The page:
2. If you do a comparison between the synoptic gospels, you’ll find some differences on this point.  Both Matthew and Luke show Jesus saying not to take anything, not even sandals or staves, whereas Mark records Jesus as specifically stating that they could take one staff & prescribing that they wear sandals.  This isn’t so much a contradiction as it is an illustration of the different points of view from the gospel writers.  Jesus (in every account) plainly tells the disciples not to take supplies.  Some of what they had on their person would have been assumed (such as a pair of shoes!); Jesus basically tells them not to take multiple pairs.  They didn’t need more than their normal walking stick.  They didn’t need more than one pair of shoes, or one tunic.  (The extra tunic would normally be used to keep them warm at night if they were sleeping outside.  Jesus is telling them that they would trust God for a bed each night.)  God would provide for all their needs.
  3. God still provides for our every need!  Obviously, Jesus was sending the disciples on a very specific limited mission here – He wasn’t laying down a standard for all time that they ought never take supplies with them on the road.  Here, Jesus tells them not to take anything except a staff, but later Jesus tells them to take money & even to go buy a sword (Lk 22:36).  They would still trust in God’s provision, but they would need to be wise in taking supplies for themselves.  When we go on mission trips today, we most definitely take supplies with us on the road!  To know what you’re walking into & leave needed supplies back at home would be foolish.  But even so, we still trust in God’s provision.  If God doesn’t give grace in travel, we’re not going anywhere.  If God doesn’t stretch the finances, we cannot last long.  If God doesn’t work in His provision, we can’t do much of anything.
    1. It’s been often said that “Where God guides, God provides.”  Do you trust God’s guidance?  Then trust His provision.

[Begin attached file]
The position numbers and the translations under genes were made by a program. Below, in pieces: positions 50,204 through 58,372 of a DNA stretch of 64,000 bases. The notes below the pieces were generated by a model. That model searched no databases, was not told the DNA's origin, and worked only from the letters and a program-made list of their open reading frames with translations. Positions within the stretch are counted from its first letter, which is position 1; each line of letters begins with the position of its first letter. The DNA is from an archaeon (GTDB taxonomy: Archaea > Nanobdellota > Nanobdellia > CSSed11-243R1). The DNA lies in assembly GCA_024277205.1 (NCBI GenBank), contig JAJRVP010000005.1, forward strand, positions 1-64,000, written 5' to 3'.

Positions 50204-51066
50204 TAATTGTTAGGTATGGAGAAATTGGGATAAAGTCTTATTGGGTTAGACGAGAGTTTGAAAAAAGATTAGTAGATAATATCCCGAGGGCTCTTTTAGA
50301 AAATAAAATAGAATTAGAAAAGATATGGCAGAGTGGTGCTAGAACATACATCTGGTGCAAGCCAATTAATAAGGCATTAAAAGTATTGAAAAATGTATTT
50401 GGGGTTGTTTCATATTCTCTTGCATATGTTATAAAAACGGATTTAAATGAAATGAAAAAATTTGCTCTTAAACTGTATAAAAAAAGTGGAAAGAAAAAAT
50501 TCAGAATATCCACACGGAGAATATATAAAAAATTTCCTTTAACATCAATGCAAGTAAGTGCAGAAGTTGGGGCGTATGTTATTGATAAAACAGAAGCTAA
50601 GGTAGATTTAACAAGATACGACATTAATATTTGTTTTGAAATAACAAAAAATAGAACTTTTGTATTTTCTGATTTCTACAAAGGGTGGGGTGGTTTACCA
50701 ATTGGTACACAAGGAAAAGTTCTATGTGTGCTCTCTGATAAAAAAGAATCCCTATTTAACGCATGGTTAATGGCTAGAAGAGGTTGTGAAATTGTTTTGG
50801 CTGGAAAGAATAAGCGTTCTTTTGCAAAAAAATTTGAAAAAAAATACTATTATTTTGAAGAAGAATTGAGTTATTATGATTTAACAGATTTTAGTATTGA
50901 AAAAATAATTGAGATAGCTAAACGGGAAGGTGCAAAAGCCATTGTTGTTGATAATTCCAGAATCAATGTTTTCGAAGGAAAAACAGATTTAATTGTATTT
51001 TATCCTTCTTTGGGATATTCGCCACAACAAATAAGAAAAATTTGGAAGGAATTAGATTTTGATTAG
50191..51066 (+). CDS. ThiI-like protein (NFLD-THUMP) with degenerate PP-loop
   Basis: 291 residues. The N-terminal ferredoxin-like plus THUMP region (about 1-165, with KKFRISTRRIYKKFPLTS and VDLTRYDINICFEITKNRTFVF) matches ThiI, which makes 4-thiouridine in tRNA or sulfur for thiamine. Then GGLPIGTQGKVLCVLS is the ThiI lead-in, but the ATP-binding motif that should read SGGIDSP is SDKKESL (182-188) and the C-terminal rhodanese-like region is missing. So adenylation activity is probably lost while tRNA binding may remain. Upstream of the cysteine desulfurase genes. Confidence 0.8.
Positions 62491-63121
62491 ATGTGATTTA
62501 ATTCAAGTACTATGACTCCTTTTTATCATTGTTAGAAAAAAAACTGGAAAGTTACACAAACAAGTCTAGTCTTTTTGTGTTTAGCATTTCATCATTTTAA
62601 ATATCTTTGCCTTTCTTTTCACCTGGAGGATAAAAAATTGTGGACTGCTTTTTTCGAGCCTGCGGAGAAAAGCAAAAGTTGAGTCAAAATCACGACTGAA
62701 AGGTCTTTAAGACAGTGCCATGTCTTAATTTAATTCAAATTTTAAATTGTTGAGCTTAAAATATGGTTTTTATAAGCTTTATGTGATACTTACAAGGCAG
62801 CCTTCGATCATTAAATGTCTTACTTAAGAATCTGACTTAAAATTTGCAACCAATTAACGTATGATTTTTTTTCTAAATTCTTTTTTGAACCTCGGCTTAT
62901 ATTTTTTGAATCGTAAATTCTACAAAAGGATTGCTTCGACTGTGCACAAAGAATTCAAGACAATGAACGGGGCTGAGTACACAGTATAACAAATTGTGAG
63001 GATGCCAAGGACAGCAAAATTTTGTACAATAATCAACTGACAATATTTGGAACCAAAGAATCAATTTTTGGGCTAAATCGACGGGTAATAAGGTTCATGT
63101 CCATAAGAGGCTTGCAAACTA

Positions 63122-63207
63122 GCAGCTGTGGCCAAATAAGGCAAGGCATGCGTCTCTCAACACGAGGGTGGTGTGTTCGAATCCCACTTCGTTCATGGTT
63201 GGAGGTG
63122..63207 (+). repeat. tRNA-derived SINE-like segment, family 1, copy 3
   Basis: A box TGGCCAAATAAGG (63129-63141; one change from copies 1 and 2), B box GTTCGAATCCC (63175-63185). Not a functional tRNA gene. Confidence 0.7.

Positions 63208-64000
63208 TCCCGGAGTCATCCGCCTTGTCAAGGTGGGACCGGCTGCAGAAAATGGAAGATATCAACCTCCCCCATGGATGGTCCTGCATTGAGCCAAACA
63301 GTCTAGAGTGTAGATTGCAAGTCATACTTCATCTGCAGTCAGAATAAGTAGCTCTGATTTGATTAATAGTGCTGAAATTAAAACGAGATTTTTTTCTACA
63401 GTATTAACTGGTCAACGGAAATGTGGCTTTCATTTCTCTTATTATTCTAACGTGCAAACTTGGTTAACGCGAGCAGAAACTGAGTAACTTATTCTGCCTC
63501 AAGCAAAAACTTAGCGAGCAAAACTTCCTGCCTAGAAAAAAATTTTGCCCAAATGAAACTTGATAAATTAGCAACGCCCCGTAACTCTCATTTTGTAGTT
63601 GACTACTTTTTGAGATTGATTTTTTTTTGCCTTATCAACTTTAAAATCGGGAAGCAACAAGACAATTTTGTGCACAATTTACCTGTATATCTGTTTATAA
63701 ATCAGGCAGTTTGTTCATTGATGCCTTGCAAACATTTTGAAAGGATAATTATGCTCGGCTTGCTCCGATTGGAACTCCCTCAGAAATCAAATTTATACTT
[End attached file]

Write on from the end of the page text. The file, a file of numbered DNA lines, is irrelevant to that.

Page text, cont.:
4. One of the items necessary for God to provide along the way would be housing – and that’s what Jesus addresses in vs. 10…

10 Also He said to them, “In whatever place you enter a house, stay there till you depart from that place. 11 And whoever will not receive you nor hear you, when you depart from there, shake off the dust under your feet as a testimony against them. Assuredly, I say to you, it will be more tolerable for Sodom and Gomorrah in the day of judgment than for that city!”

  1. On one hand, we might be afraid of overstaying our welcome if we were to come to one house & just stay as guests for as long as we were in the town – but Jesus had something different in mind for His disciples.  Obviously they would not overstay their welcome…the disciples weren’t to be staying too long in any one place to begin with. (If the disciples were rejected or kicked out, they would kick the dust off their feet anyway!)  Jesus sent them out to the villages for a limited mission; they weren’t going to establish churches in each of these towns.  The idea is that they would get to the village, find a place to stay (according to the hospitality customs of the day), and then get to work.  They weren’t to spend time trying to get a new bed every night, or (especially) trying to upgrade from the one they had.  Once God provided shelter, they had other things to attend to.